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|Seas: 2-4 feet||Winds: 10-15 S/SW||Viz: 30 feet||Temp: 79 F|
SUMMER IS FINALLY HERE! Finally a weekend that wasn't under the guise of some kind of work, whether paycheck related or otherwise. Of course it wasn't all honeymoon for me either, at least not at the start. I get a call from a friend Friday afternoon who asks me why we aren't down in the keys shooting fish when we're getting MMS messages from my brother in law with pictures of his 16lb Black Grouper while we're both at work (way to rub it in bro). And while I didn't have a really good answer (mostly because I agreed with him), all we could do was bide our time and hope the weather would hold up for us to get down there too. So I picked up my nephew on my way home from work to bring him down with us this weekend and haul a$$ home to get started loading up and hooking up everything I had to drag down there so my diving season could finally begin. You see in my house, "The Boys of Summer" has nothing to do with baseball.
For me, towing the boat to the keys was the last official sign of the arrival of Summer. We got to the campground around 10:30p (which for me is early as something always seems to delay our departure, but this weekend I was determined) and unloaded everything we could so we wouldn't waste too much time on Saturday. Later however, try as I might, I was just too wound up to get to sleep so I kept unloading and setting things up until I was just too tired and crawled into bed and passed out. It was like The Night Before Christmas...
Twas the night before diving and all through the camp, not a creature was stirring, not even a Scamp (Grouper of course).
The children were all nestled snug in their beds, while visions of 20lb Groupers danced through my head (let's face it, it's about me).
When at 5:30 there arose such a ruckus that I got up from bed to see "What the..." (let's keep it G rated folks).
After everyone got up and we decided what to do, we headed out hoping to out do my brother in law's first day results. As we hit the first spot, I jumped in and noticed the water was a little colder (ok, a lot colder) than I expected it to be for mid-May in South Florida but thought maybe I just needed to acclimate. Our first spot left us quite discouraged as we didn't get but a couple of mangroves that none of us would consider respectable but we would not be dismayed. As we dove our second spot we started to find some more targets but we still weren't satisfied. At the third spot our friend Adrian was the first in the water and the first to strike a very nice mangrove. We proceeded to work the area until we had about a dozen fish in the boat and decided to move on. By the time we finished up at this spot, I was chilled to the bone for some unexpicable reason. Adrian was cold too, but didn't seem to be as affected as I was. A quick driving (that's d-r-iving, not diving) break and some warm sunlight and I felt like a million bucks again. I felt like a reptile the way I was seeking out the sunlight to shake that chill. We hit one last spot hoping for some high tide hogfish but only found a couple (3 actually) worth shooting.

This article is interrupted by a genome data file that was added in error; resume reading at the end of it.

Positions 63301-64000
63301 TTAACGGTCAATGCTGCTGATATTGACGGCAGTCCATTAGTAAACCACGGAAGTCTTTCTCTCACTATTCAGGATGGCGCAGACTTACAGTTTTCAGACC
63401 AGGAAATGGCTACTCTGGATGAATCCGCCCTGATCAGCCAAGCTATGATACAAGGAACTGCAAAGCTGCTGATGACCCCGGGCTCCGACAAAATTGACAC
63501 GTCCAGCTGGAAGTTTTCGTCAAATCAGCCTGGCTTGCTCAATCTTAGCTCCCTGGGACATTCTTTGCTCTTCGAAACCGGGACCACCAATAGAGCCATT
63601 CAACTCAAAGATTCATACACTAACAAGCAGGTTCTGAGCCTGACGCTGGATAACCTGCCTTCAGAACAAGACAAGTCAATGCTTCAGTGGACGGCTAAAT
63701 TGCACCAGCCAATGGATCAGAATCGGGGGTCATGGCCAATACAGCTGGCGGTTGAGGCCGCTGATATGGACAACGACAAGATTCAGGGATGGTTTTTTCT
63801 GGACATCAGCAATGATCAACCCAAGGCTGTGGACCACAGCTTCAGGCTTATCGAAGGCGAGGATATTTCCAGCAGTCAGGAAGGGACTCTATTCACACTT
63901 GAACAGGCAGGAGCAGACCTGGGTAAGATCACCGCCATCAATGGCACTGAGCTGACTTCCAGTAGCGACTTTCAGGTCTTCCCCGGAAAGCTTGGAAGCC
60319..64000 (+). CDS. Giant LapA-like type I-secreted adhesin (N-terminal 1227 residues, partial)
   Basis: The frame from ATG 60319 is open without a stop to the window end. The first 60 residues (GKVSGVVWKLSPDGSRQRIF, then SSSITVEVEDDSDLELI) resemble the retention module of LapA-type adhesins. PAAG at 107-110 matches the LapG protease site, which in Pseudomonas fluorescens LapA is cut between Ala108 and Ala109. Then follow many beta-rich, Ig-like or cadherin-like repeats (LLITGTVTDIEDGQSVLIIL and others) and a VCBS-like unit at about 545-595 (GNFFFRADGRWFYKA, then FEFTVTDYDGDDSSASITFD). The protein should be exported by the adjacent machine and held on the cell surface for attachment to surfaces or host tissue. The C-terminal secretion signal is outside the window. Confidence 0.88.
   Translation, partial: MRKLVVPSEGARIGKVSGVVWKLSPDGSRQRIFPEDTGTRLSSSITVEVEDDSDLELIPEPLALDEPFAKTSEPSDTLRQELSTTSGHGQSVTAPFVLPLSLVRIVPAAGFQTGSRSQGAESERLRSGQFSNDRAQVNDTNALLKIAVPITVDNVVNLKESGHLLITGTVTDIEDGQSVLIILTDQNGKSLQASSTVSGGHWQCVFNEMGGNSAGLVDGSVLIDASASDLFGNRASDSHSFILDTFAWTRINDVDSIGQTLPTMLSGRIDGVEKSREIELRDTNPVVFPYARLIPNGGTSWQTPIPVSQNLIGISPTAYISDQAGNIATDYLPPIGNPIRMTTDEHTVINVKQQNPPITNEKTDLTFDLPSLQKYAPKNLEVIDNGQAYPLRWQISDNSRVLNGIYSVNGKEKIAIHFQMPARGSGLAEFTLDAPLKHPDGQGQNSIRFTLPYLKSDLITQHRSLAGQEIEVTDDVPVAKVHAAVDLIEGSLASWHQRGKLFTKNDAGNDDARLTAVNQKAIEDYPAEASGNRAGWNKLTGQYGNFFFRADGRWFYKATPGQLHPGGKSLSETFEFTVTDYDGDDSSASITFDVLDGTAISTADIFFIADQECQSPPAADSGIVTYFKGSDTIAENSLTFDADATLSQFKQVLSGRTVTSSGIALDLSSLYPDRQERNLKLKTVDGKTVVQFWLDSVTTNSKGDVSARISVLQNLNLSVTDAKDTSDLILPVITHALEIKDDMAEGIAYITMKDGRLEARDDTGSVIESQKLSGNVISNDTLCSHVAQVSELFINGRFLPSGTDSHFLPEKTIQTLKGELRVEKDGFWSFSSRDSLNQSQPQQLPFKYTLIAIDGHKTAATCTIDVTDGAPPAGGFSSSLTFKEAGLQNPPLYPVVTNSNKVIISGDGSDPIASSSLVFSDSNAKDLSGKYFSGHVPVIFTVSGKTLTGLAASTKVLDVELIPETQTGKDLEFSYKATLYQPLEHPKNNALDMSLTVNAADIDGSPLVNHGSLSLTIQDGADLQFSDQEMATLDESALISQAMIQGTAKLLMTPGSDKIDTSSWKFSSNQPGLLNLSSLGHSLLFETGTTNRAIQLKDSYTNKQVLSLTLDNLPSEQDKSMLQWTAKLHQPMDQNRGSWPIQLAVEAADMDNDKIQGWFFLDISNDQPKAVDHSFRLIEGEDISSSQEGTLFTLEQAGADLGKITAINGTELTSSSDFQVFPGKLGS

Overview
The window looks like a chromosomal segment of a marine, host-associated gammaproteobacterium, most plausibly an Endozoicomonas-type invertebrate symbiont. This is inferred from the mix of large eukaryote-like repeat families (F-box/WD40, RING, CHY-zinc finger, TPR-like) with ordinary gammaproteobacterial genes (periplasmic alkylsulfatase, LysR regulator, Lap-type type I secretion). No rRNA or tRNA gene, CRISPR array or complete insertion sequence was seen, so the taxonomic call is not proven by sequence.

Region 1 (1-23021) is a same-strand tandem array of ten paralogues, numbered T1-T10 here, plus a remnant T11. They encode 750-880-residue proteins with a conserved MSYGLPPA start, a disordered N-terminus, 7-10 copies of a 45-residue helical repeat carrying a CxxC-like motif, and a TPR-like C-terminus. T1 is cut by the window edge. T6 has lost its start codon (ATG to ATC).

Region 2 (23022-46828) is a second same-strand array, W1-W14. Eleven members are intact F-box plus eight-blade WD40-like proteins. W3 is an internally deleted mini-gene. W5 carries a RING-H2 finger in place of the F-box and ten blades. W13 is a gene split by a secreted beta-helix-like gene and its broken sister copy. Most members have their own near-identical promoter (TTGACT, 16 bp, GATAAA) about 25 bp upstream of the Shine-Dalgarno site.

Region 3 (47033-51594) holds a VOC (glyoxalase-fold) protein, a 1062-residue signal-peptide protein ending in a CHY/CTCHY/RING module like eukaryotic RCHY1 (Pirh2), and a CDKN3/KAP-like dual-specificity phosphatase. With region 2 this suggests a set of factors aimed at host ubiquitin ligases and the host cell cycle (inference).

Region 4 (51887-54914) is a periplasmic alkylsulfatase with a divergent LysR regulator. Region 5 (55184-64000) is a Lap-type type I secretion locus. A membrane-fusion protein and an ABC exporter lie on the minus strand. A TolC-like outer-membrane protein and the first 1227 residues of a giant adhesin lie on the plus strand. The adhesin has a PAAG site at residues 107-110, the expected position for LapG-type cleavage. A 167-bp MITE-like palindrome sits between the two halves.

Even though Saturday was not what I would call stellar from a fishing perspective, we had our catch and were happy to be back in the water again. We spent the rest of the afternoon at the local sand bar having drinks with friends and lying (I mean talking) about our day's catch (what can I say, we're all fishermen). We heard from every rod-n-reeler in the park about how they had gone out that morning and everyone had hit dolphin inside 20 miles. As the sun started to dip, our veritable caravan of boats made way back to the campground to make plans for dinner and what we would do the next day. We were so stoked from hearing all the dolphin stories that it didn't take much convincing from Adrian to get us up in the morning and pull out those other sticks with reels on them and go out in search of that wonderfully delicious Mahi.
We headed out around 8:30 with more rods than I even knew we owned (but of course the guns were stowed on board as well) and took that relative South heading looking for those three elusive brethren of the dolphin... birds, flotsam and jetsam. We hadn't even gone 12 miles before we started chasing our first birds and landed some peanuts (small dolphin for you landlubbers). After a couple of hours and a couple of weed lines, we had 19 keepers in the boat. This is when we decided we'd had enough of the rod n reel game and decided to jump in the water at the next sign of fish. So that's exactly what we did and we ended up with almost as many fish by spear as by rod n reel (17 to be exact). By the end of it all we were pretty wiped out and decided to head back in. All this and it wasn't even 1:00p yet!
The water clarity was a little silty and there were a ton of stingers around, but the video still came out fairly clear.
All I can say is two things... "What a great day!" and "Damn, I wish we hadn't put off cleaning Saturday's catch...". It was a ton of work, but a ton of fun too and the exhaustion you feel is that satisfied exhaustion of having experiences that most people only read about in magazines. We were all left wanting for that 50lb bull, but you can't shoot it if you don't get out there, so we've already won half the battle! We'll get him next time.